What do they do?

Fitting and machining engineers make and assemble components for plants and equipment used in New Zealand and overseas. They use modern engineering process and machinery.

A typical day

Normally an eight-hour day; sometimes working longer may be required. Each day can be quite different; fitting and machining work is varied and can include the assembly, alignment and machining of components, plus installation of machines, hydraulic or pneumatic control systems.

Basic Computer Numerical Controlled (CNC) machinery operations are often involved and you could be involved in making prototypes for testing purposes.


Sound like you?

  • English or Media or History
  • Maths or Accounting or Economics
  • Sciences or Workshop Technologies
  • Computing/ICT/Information Management.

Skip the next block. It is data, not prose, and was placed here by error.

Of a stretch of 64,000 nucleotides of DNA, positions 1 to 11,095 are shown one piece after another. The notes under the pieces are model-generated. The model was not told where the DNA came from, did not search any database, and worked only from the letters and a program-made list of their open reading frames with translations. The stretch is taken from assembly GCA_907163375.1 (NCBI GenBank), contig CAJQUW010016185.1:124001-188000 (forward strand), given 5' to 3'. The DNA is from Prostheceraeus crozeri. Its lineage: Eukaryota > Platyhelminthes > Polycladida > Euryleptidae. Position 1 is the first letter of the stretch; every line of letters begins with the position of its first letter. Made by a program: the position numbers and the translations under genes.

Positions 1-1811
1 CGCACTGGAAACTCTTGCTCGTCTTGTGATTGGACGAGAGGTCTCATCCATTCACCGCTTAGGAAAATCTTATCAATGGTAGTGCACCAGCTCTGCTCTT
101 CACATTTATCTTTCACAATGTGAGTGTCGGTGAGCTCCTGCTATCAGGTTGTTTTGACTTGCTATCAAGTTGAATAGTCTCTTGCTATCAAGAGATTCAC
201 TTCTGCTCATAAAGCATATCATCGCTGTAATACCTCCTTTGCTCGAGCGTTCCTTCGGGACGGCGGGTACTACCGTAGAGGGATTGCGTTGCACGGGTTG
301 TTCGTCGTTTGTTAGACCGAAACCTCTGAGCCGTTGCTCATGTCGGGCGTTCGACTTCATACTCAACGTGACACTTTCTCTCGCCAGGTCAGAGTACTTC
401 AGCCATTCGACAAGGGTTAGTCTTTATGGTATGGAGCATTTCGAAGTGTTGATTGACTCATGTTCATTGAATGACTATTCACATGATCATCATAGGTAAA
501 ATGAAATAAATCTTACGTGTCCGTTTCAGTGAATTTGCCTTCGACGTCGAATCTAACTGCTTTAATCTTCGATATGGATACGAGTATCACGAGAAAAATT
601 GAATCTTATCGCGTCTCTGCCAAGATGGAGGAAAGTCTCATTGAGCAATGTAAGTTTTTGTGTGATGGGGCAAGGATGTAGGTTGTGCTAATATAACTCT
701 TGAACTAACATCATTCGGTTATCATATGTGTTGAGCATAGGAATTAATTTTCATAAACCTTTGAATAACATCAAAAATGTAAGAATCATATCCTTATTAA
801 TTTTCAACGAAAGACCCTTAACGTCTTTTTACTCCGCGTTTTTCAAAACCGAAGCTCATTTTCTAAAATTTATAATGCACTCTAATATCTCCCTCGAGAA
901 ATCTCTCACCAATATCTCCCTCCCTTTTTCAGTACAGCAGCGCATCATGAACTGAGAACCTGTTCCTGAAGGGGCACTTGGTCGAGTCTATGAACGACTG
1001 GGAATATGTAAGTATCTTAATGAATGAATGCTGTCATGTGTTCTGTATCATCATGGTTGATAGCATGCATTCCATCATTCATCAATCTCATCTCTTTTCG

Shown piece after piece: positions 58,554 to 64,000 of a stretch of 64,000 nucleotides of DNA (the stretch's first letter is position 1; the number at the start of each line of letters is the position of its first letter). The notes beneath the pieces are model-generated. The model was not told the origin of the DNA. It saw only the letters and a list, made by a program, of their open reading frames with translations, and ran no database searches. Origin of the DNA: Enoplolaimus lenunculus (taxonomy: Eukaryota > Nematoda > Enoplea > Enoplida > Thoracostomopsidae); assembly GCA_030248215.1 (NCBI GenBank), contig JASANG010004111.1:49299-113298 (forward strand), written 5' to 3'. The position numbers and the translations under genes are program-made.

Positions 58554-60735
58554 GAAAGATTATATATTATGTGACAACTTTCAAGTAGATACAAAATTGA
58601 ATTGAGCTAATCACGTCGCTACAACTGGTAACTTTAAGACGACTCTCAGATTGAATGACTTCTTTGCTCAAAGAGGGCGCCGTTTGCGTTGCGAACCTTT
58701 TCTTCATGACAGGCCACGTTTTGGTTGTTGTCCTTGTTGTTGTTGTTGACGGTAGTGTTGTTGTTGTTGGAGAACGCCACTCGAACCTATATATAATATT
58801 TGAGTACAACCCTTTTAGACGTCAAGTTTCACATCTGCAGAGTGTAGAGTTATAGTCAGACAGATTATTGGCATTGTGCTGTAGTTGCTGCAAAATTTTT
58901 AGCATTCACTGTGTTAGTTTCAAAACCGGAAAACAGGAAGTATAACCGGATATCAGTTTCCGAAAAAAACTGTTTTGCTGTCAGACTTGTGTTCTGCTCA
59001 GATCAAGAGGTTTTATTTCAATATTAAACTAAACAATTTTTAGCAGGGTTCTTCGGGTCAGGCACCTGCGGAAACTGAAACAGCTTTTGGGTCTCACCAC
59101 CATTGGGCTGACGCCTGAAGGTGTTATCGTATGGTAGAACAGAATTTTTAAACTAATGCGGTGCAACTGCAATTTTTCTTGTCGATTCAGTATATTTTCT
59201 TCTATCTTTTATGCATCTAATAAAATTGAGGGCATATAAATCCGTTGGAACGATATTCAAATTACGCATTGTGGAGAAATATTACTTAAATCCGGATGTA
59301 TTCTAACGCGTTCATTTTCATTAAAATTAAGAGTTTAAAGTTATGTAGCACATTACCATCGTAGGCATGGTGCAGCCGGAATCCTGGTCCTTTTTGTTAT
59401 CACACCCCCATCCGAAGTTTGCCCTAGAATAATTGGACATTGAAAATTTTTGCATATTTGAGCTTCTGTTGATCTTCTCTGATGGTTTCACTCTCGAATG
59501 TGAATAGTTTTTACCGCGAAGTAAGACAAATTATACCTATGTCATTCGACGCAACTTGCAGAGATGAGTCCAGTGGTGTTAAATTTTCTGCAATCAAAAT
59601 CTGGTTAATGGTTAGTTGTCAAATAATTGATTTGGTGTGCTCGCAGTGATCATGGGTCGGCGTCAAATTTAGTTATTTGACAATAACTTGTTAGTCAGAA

• Strong eye for detail
  • Good literacy and numeracy
  • Good organisational skills
  • Good work habits/time management.
  • Making or fixing things
  • Working with machinery
  • Working with computers.
  • Inside (workshop or plant)
  • Different places from time to time.


Unit standards in schools

Ideally NCEA Level 2 in:

  • Maths
  • Science (physics)
  • Technology (metal work)
  • English

Gateway programme available


  • Fitting and machining engineer
  • Fitter and turner
  • CNC programmer/operator
  • Manufacturing engineer

Higher learning

  • Specialist Engineer
  • Engineering Supervisor
  • Leading Hand
  • Workshop Supervisor
  • Welding Supervisor

Higher learning

  • Foreman
  • Site Supervisor
  • Business Manager
  • Business Owner